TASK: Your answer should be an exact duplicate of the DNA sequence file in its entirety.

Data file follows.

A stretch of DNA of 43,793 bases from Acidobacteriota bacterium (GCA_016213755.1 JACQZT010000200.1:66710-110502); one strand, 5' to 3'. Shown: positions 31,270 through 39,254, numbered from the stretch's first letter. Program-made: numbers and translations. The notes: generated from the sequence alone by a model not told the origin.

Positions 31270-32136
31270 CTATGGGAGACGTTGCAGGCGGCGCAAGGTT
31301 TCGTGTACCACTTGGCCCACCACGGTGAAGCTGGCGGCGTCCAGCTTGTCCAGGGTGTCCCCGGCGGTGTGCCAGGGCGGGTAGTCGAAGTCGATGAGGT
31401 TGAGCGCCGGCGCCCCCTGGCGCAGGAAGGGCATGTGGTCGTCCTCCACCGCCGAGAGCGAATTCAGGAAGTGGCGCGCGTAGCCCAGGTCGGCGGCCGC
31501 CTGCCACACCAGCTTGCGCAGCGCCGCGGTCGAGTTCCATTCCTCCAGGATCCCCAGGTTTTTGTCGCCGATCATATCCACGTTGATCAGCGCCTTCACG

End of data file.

A stretch of DNA of 43,793 bases from Acidobacteriota bacterium (GCA_016213755.1 JACQZT010000200.1:66710-110502); one strand, 5' to 3'. Shown: positions 31,270 through 39,254, numbered from the stretch's first letter. Program-made: numbers and translations. The notes: generated from the sequence alone by a model not told the origin.

Positions 31270-32136
31270 CTATGGGAGACGTTGCAGGCGGCGCAAGGTT
31301 TCGTGTACCACTTGGCCCACCACGGTGAAGCTGGCGGCGTCCAGCTTGTCCAGGGTGTCCCCGGCGGTGTGCCAGGGCGGGTAGTCGAAGTCGATGAGGT
31401 TGAGCGCCGGCGCCCCCTGGCGCAGGAAGGGCATGTGGTCGTCCTCCACCGCCGAGAGCGAATTCAGGAAGTGGCGCGCGTAGCCCAGGTCGGCGGCCGC
31501 CTGCCACACCAGCTTGCGCAGCGCCGCGGTCGAGTTCCATTCCTCCAGGATCCCCAGGTTTTTGTCGCCGATCATATCCACGTTGATCAGCGCCTTCACG